Creating original content gives you the opportunity to cater to your target audience and “speak their language.” For example, if you are a sports medicine doctor whose practice is located in an area where skiing and other winter sports are popular, you can write content about common skiing injuries. Writing about the things your patients care about with regard to their recovery helps to build trust because it shows that you understand their needs.
Write content that the average person could easily understand.
Easily understood content is especially important for marketing a medical practice. Medical procedures and terminology can seem quite complicated and confusing to most people, so you have to be able to take these complex ideas and simplify them. You might use medical jargon when talking to colleagues or scholarly work, but your website and other marketing materials require a different type of language than a medical journal. You want patients to feel confident in your recommendations, and they won’t if they don’t understand the concept.
Get ideas from your patients—what do they want to know?
Are there certain procedures that patients inquire about more than others? If so, that would be a great place to start planning your content. Frequently Asked Questions, or FAQs, are a great way to add content to your website, while also answering common patient questions. You can also add schema markup to your website that helps Google better “understand” FAQ content, and Google could potentially show that content as an FAQ featured result directly on the search results page.
The more content, the better.
You want to establish yourself as an expert in your field. The best way to do that is to add good content and keep it updated. The more quality information you can give your patients, the better.
Consider starting a blog.
A blog can be a great way to keep putting content out on a regular basis. With a blog, you can cover a wide range of topics outside of what you would put on your website. Your website content should cover the procedures and services you offer, but blog posts can cover other related areas that your patients might be interested in, like injury prevention, pre-workout stretches, or diet. Also, if you have social media pages for your practice, a blog gives you content to share there.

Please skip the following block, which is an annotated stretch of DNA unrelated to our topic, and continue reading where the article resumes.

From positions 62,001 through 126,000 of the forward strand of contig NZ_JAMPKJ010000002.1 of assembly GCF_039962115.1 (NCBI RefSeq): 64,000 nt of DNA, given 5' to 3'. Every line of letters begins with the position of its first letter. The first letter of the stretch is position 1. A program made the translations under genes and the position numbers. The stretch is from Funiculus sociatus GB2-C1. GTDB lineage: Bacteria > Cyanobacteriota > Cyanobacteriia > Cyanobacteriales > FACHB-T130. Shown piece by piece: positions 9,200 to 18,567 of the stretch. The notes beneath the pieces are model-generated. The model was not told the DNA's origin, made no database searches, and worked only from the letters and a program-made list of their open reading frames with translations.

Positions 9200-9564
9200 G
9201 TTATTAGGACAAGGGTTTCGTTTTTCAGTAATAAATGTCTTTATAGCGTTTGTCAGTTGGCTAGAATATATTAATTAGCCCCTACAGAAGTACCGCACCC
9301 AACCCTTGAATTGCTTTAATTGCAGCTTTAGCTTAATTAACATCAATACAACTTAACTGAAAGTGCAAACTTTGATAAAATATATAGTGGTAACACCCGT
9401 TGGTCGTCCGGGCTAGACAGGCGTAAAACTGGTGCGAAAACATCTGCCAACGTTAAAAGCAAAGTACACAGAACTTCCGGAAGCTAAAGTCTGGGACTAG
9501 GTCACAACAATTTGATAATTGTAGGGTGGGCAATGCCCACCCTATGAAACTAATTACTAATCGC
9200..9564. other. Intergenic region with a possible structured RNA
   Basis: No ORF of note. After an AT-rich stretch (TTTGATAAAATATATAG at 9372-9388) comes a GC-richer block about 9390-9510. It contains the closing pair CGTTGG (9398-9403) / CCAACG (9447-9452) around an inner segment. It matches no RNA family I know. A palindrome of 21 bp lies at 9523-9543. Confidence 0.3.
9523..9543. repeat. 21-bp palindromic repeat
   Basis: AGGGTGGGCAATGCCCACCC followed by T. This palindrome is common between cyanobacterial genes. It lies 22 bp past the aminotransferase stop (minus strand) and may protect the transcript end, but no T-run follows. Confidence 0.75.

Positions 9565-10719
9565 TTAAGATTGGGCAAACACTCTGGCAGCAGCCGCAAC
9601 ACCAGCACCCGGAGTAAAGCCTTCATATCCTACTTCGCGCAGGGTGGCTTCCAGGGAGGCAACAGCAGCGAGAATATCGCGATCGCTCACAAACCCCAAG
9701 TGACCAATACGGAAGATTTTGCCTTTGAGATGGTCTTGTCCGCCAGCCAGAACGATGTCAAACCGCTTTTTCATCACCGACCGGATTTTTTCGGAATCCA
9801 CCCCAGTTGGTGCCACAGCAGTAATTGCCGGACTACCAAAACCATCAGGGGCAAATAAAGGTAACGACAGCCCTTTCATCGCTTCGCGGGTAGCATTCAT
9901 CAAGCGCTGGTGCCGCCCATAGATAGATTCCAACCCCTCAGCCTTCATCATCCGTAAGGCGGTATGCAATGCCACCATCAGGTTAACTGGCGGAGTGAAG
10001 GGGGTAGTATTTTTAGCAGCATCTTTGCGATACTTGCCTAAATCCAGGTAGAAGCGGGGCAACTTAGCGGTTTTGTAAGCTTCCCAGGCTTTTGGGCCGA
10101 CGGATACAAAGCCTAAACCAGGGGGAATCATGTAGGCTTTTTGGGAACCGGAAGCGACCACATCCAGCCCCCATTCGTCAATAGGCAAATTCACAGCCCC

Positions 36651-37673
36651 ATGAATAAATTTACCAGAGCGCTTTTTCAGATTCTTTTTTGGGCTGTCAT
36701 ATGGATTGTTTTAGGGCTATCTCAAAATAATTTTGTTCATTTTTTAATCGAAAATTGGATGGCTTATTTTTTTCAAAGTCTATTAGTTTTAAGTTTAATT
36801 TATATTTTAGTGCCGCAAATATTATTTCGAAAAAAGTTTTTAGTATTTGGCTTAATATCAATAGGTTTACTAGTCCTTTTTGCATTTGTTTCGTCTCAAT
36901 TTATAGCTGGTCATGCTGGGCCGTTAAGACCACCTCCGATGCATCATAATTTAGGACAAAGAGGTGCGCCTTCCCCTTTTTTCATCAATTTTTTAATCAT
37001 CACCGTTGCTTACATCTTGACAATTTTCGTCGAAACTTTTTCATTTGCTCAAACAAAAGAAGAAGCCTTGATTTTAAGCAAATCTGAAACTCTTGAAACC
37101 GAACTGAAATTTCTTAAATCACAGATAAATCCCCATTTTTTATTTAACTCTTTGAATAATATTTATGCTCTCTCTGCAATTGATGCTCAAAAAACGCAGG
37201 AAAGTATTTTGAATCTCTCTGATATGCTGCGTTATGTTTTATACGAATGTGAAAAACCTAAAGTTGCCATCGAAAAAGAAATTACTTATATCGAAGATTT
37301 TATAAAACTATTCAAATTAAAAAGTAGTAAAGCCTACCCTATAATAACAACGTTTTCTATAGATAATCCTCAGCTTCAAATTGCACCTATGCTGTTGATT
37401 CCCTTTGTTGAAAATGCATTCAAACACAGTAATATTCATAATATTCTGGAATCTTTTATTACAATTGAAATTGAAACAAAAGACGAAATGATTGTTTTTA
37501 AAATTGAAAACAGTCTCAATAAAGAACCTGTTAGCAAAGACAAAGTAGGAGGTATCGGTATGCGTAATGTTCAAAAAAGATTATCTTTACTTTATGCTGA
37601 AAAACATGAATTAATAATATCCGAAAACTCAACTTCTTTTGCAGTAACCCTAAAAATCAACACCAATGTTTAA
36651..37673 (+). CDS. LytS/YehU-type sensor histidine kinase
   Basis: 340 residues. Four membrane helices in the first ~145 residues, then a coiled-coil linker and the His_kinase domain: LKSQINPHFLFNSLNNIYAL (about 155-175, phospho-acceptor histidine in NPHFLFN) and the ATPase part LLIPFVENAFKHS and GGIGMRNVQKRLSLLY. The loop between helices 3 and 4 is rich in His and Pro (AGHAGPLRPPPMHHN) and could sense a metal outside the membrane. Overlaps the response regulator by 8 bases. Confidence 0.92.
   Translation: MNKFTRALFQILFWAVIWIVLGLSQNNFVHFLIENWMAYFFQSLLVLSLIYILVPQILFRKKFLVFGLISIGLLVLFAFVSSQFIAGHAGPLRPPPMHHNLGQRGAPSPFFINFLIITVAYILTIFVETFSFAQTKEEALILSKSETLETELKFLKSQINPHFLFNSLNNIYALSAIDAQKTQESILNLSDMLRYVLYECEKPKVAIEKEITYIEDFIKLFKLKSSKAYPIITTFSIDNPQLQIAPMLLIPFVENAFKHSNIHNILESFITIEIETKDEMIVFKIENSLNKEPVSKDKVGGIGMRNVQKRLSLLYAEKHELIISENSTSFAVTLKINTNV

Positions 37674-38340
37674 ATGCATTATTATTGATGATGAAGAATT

Content marketing isn’t just text.
Yes, written articles and blog posts are an important part of content marketing, but don’t feel like you have to limit yourself to just that. If you think that something would be better explained with visuals, try a video or an infographic. An infographic combines images and text, allowing you to explain a topic at a glance, without a lot of reading. Videos can also be a way to engage with patients, giving the content a more personal touch, while still allowing you to explain a topic and provide images if needed.
These are just some guidelines to get you started. When it comes to content marketing, the bottom line is to keep your patients in mind. Put yourself in their shoes: if you were a patient, or researching to find a new doctor, what would you want to see? If you create content with that mindset, you should see positive results.
P3 Practice Marketing has helped orthopedic, spine, and neurosurgery practices market themselves online since 1998. Our focus is on helping practices expand their reach through increased patient recommendations and provider referrals.